Saturday, July 17, 2010

My Favorite Places; Ballarat, CA

On our way to Death Valley we took the three mile or so detour on a dusty unpaved road to Ballarat, a very small ghost town that exists just outside the border of the National Park. It was late June, about one hundred and ten degrees with no could we resist?
There was no movement in Ballarat. It was around noon as we drove in looking for a parking place. There was nothing but parking places in Ballarat, so we just pulled over at a ramshackle building that boasted it was a museum. As we got out of the car a scarecrow appeared in the door to the museum calling out a welcome. He didn't offer his name and we didn't ask for it, but he was friendly, telling us we could go anywhere, poke around, look at whatever we pleased. He was the caretaker of Ballarat, a middle-aged man who needed a haircut or a good combing. His shirt looked as if he'd eaten his lunch off of it, and he told us of the recent big news; how a movie had been shot in Ballarat (two years ago?) and how the top Hollywood director had been there with the filmmakers. He couldn't remember the guy's name, but there you go.
He pointed out Charlie Manson's truck, sitting in the desert across the street. I wandered over to look at it and it had psychedelic painting inside. It reeked of the sixties and Helter Skelter. The jail/morgue/hotel was a small building that the caretaker confessed had been built long after the heyday of Ballarat. But when fact becomes legend, print the legend.
There was a constant roar of jets overhead from the Naval Air base nearbby. You couldn't see the jets but you could hear them.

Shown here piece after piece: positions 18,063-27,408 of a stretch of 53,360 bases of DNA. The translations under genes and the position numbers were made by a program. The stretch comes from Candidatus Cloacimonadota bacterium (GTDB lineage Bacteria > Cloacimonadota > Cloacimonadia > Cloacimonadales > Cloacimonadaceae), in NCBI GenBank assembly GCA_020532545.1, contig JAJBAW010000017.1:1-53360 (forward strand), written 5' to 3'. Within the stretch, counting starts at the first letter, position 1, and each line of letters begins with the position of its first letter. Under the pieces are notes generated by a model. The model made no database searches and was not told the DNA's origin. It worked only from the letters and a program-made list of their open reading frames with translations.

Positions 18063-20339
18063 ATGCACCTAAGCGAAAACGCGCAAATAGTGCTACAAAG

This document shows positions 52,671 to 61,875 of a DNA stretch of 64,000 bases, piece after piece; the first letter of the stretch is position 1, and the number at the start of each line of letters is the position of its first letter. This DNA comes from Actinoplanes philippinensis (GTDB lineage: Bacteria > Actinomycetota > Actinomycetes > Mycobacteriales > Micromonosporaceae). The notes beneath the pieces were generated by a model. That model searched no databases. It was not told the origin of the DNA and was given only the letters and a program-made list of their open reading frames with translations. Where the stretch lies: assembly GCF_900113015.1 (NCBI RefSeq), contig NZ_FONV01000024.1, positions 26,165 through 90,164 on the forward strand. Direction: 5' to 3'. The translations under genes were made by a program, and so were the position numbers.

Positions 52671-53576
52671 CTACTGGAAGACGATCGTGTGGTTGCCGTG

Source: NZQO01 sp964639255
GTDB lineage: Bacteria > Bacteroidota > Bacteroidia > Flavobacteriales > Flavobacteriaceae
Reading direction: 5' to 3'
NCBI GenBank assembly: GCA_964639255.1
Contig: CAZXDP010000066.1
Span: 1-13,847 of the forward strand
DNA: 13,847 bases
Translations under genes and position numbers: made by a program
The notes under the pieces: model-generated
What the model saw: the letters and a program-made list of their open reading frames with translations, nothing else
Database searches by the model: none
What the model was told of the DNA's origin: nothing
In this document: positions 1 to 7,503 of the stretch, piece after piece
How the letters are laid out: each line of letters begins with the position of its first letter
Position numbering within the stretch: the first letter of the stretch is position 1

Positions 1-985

The museum was a bit of a letdown, containing only some junk and a movie poster of BAD MAN FROM BALLARAT or was it THE BALLARAT KID? My daughter pointed out that some of the vintage junk in the dilapidated buildings wasn't that vintage. Plastic dish trays for example, old Sprite bottles. Still, it was a ghost town and we were happy to pay the two dollar donation inside the museum (no receipt offered or required). Heck, it was worth that just to pet the caretaker's dog, who was hot, tired, and pretty darned friendly.

Saturday, June 19, 2010

The Joys and Sorrows of Collecting

I try not to collect much. I'm prone to it, and feel that it's a flaw; as the junk (or even the good stuff) piles up around my room I get to where I can't even enjoy the nice things I have. It's always been a struggle to focus on the important things (i.e. paying the bills etc.) and let the minutiae go...I know people who can't do that, and I dread being one of them.